Recently I saw a news story on “soft addictions.” As I half-listened, half-answered-emails, I chugged my second cup of coffee, groggily letting phrases enter my consciousness:
“Not life-threatening. Blah. blah. blah. You can quit but don’t want to. Blabbedy-blah-blah blah blah. Really comes down to when it affects personal time or productivity.”
The word productivity pulled my lazy eyes upward to the television, where the newsfolk continued their reportage. Some higher being whispered to me that I needed to pay attention, so I did. Eventually, as the caffeine hit my veins, I cranked up the volume and came to the slow realization that the folks on the screen, far, far away in NYC, were talking about ME. I felt embarrassed, taken by surprise. This was an intervention, and it was in MY living room. Wow. I didn’t see it coming, Meredith and Matt.
Let me first say that I certainly would never, ever make light of anything associated with the word “addiction,” because, let’s be honest, there is nothing funny about addiction. I know this: I found myself paying extreeeemely close attention. And it did strike me at that moment that just about anything we, as human beings here in the 21st century, do to help ourselves relax or unwind or be distracted for a while could be considered counterproductive. I put the computer away and strained to actually pay attention; it was the least I could do, since they were lecturing me and had my best interest at heart. Sure, I thought, I could probably be a little more productive in my life. I really, really should give up . . . I should immediately stop . . . Certainly, I could live without . . .
And that’s where I got stuck. What would I give up? Now, before you go thinking I’m a living, breathing angel who could not possibly find one personal flaw, think again. I sat there befuddled because I was stumped. Really, there were so many soft addictions to choose from. Where would I possibly start? Should I drop everything that’s remotely bad for me or really annoying to others or “interfering with normal life?” How would I function? Would people still like me? Would I even BE ME any more??!!!!!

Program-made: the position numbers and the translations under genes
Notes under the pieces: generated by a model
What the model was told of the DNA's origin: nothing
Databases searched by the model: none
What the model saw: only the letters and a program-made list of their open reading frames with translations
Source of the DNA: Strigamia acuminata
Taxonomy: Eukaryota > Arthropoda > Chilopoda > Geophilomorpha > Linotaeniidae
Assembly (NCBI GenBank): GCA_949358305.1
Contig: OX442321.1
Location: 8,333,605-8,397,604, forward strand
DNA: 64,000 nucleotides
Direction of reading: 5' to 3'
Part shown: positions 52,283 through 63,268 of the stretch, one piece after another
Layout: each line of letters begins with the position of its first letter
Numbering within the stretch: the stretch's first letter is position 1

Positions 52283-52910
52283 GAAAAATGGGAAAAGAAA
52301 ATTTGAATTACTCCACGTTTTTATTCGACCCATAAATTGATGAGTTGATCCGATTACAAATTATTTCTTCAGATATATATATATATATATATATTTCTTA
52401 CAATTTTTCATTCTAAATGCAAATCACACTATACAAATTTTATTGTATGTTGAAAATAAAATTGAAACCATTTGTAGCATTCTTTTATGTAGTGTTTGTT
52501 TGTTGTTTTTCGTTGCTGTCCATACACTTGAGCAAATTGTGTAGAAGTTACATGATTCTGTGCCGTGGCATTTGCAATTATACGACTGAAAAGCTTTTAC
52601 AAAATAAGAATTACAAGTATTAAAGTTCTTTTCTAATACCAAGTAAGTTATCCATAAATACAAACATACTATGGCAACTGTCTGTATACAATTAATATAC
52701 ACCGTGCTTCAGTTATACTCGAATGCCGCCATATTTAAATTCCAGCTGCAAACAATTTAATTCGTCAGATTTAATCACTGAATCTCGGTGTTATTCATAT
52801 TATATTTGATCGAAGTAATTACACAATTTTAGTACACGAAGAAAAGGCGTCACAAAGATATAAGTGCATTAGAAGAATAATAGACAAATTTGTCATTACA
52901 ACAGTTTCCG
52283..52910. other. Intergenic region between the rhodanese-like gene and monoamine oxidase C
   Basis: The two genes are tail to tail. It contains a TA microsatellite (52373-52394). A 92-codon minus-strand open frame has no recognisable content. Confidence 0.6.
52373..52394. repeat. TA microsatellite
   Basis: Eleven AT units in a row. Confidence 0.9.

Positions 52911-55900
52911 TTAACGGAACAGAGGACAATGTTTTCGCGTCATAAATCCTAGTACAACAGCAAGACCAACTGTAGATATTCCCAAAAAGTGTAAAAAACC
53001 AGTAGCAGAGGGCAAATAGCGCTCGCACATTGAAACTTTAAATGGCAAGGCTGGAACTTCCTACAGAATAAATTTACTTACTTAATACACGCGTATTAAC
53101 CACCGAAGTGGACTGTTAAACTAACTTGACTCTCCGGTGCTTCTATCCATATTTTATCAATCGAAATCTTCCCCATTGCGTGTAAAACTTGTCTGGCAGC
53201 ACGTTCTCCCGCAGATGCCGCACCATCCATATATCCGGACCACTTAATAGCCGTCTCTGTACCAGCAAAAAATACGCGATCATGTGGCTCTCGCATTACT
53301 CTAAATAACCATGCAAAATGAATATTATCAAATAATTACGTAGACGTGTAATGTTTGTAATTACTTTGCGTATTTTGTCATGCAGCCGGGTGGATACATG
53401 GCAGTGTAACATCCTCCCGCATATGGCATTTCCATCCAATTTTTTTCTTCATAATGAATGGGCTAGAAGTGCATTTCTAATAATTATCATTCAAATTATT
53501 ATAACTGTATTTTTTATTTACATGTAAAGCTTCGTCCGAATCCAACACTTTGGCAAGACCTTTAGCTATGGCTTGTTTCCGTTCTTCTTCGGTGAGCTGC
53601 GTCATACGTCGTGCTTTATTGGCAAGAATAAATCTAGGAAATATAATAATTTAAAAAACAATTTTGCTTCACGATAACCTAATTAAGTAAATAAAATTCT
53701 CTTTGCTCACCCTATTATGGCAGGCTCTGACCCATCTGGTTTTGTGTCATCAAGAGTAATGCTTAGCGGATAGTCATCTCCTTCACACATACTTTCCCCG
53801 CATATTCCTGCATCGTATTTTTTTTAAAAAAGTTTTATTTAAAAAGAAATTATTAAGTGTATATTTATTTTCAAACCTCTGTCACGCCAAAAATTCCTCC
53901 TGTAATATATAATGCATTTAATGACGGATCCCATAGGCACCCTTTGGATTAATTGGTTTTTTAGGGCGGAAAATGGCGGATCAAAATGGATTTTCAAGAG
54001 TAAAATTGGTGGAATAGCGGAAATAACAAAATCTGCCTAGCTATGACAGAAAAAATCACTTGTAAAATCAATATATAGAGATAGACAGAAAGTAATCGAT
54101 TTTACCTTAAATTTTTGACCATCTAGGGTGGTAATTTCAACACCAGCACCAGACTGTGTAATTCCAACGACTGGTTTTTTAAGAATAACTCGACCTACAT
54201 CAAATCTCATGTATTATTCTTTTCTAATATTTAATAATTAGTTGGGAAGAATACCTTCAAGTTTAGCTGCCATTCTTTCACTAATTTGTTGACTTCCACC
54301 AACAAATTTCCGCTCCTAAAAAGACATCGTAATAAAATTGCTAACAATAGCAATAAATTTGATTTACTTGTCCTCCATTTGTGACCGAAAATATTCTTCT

As you can tell by the exclamation marks, I started to get a little nervous about my (many) shortcomings and began to wonder if they were more than shortcomings. By the time I changed the channel (it was hurting my head to think so hard), my answer was clear.
In the time since the news piece, I’ve done a little research (i.e., Googling and Wikipediaing). Judith Wright is largely credited for coining the term “soft addiction.” As Wright herself told WebMd, “Soft addictions are those seemingly harmless habits like watching too much television, over-shopping, surfing the Internet, gossiping -- the things we overdo but we don't realize it . . .” Then she added, “Yes, this means you, Tracy.”
Again, I would never mock addiction issues, soft or hard. But I like to heal through humor, and admitting my problem(s) is the first step in the right direction, so I present you with the most profound soft addictions I face. Perhaps you’ll recognize yourself in some of the behaviors and you’ll realize that you’re not alone. You'll always have me.
Angry Birds: Yes, I know this is a video game. And yes, if I were being honest, I would admit that it can occasionally slightly interfere with my productive time. Or with my bed time. But you’d be angry, too, if someone took YOUR eggs. I tell myself that it’s good for my brain, for my problem-solving skills. And each time those snide little green pigs oink their victory oinks at me, I tell myself that it’s okay to play the level “just one more time” to show them who’s boss. They deserve each black eye I give ‘em.
Yelling at the Contestants on Wheel of Fortune: Tell me this. If the clue currently reads “H _ P P Y B _ R T H D _ Y,” for the love of God, why do you need to buy a vowel? WHY! Do these kind people not realize that buying a vowel means taking away from their own winnings? When watching, I shout these same questions (again and again and again) out loud and elicit eye rolls from my children, who love the show and are still too young to be tarnished by the foolish playing of clueless (hee hee) contestants.